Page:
An Invitation to Give Up Worry

“But strive first for the kingdom of God and his righteousness, and all these things will be given to you as well.” (Matthew 6:33)

This morning Jesus is inviting you to give up worrying and share in his happiness. At first glance this gospel reading is difficult to understand. “Do not worry about your life, what you will eat or what you will drink, or about your body, what you will wear.” Yet who among us can avoid being concerned with putting food on the table unless they want to starve? It is a difficult passage but the verse just before it provides a helpful interpretive key: “No one can serve two masters; for a slave will either hate the one and love the other, or be devoted to the one and despise the other. You cannot serve God and Mammon.”

“Mammon” here is wealth personified. In other words, you cannot be devoted both to God and to the pursuit of worldly wealth and comfort. You cannot have two ultimate goods, or two final goals, for you cannot travel in two directions at once. Therefore, says Jesus, devote yourselves entirely to God, the fount of all goodness and life. Serve God with your whole heart and you will come to understand everything else rightly in relation to him.

“Do not worry about your life,” Jesus says. What does it mean to worry about your life? It means to think that you are self-sufficient and that your life has meaning only insofar as you are useful and able to decisively secure a future for yourself. I think what Jesus is doing here is exposing the frailty of this way of thinking. You’ve heard the saying, “life is what you make it.” It’s as if Jesus is saying, “life is more than what you make it.” Therefore, give up worrying about securing your own life and share in the happiness of the One who is the source of life.

And so Jesus himself is quick to include those whose lives do not appear to be “useful” or “meaningful”: the poor, the sick, children, the elderly. Those whom the world pushes out because their lives are not sexy enough, or strong enough, or moral enough Jesus gathers in. So, as the Church, we should always be looking around and asking ourselves: who is falling through the cracks here? Who is the world discarding?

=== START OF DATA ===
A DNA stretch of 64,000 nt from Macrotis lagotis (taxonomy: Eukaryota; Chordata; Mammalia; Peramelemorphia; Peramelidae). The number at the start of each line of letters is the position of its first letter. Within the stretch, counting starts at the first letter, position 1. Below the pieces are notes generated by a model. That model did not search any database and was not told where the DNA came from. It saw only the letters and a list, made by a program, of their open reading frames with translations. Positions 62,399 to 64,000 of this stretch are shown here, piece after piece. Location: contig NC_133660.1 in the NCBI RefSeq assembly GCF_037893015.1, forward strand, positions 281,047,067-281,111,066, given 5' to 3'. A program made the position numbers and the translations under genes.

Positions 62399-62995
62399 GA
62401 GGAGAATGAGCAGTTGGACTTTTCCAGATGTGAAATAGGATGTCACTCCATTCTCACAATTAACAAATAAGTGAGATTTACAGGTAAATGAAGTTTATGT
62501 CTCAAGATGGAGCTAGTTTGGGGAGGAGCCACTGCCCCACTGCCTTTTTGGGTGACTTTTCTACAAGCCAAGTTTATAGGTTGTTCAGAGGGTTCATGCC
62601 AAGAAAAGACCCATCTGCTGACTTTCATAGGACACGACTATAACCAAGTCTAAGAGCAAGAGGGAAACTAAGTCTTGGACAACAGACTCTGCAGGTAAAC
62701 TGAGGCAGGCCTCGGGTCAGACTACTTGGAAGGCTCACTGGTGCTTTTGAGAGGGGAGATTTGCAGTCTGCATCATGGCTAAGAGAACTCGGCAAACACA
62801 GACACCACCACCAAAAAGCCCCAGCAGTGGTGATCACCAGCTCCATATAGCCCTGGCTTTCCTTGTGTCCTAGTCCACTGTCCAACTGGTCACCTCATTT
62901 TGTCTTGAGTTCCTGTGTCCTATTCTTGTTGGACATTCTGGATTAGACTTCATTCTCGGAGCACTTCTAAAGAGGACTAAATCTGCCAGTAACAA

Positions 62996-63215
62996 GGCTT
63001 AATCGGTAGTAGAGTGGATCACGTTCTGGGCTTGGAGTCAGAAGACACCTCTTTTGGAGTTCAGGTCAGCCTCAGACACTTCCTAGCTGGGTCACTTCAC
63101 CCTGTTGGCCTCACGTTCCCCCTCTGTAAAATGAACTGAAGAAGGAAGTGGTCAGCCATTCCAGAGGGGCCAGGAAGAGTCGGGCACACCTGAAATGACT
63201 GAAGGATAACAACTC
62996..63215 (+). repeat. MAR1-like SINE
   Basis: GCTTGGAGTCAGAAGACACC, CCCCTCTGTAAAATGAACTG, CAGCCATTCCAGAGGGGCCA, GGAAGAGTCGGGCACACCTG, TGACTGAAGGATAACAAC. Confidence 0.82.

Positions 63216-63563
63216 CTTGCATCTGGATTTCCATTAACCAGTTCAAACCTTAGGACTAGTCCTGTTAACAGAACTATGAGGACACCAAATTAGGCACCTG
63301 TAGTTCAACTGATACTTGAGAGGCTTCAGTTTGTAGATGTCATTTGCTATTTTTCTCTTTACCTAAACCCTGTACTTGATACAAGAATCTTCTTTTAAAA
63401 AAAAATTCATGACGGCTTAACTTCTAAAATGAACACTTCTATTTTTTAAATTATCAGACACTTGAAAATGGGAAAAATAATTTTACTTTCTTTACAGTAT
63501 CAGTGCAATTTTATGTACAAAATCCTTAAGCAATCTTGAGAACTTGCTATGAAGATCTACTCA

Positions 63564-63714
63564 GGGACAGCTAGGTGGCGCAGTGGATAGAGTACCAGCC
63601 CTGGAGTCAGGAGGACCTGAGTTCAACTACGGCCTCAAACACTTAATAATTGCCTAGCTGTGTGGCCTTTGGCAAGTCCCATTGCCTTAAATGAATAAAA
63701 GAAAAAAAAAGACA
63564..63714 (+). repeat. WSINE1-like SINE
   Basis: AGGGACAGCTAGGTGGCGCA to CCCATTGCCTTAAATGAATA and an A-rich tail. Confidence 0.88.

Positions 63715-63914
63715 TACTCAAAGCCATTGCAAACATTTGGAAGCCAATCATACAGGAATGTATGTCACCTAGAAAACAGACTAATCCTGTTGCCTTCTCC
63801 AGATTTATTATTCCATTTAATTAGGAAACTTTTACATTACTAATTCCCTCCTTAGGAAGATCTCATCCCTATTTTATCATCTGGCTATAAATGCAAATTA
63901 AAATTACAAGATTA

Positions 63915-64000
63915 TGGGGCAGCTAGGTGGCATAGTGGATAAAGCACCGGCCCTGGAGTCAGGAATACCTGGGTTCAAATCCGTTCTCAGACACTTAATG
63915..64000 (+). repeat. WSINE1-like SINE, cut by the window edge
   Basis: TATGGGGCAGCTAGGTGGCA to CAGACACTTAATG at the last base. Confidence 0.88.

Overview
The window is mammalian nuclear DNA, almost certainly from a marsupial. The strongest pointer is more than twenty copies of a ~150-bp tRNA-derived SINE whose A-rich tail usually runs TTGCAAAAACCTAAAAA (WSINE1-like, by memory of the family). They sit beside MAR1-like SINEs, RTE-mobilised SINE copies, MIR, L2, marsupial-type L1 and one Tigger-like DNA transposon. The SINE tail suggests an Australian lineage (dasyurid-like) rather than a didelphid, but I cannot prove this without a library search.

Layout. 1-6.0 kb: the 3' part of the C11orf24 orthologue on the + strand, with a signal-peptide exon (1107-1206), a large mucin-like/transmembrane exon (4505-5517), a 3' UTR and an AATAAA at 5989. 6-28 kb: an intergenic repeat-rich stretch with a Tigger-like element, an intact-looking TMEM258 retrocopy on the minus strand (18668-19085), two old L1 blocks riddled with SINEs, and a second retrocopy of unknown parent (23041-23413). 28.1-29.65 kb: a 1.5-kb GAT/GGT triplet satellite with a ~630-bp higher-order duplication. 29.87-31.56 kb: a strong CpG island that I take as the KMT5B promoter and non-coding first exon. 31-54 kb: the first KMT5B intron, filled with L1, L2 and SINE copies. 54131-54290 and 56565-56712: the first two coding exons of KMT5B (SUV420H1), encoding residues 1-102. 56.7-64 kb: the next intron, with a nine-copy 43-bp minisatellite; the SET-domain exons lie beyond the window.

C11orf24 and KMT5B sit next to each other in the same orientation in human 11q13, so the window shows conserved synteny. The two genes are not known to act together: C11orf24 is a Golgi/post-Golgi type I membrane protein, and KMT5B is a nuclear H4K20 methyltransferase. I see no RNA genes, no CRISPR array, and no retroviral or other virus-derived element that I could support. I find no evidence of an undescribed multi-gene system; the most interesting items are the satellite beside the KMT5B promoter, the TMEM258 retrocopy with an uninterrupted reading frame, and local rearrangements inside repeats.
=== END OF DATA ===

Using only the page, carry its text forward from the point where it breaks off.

In our culture creating a meaningful life and securing your future is generally attached to material things. We possess some things but we fear losing them so we work more to gain more, to achieve more. To have something to point at and say, “Look, my life is worth this much!” And we accept this as inevitable. Yet cracks have been evident for some time now. For example, we know that modern economies are creating people that are increasingly distressed, lonely, and isolated from one another.[1] But what if this isn’t inevitable?

“Do not worry about your life…Consider the birds of the air; they neither sow nor reap nor gather into barns, and yet your heavenly Father feeds them. Are you not of more value than they?” Jesus is inviting you to quit worrying about your life and to consider how God the Father provides for and sustains the life of all things. The birds of the air, the flowers of the field, the bees of the hive, they do not worry, they are not anxious, they simply are, they simply receive life as gift.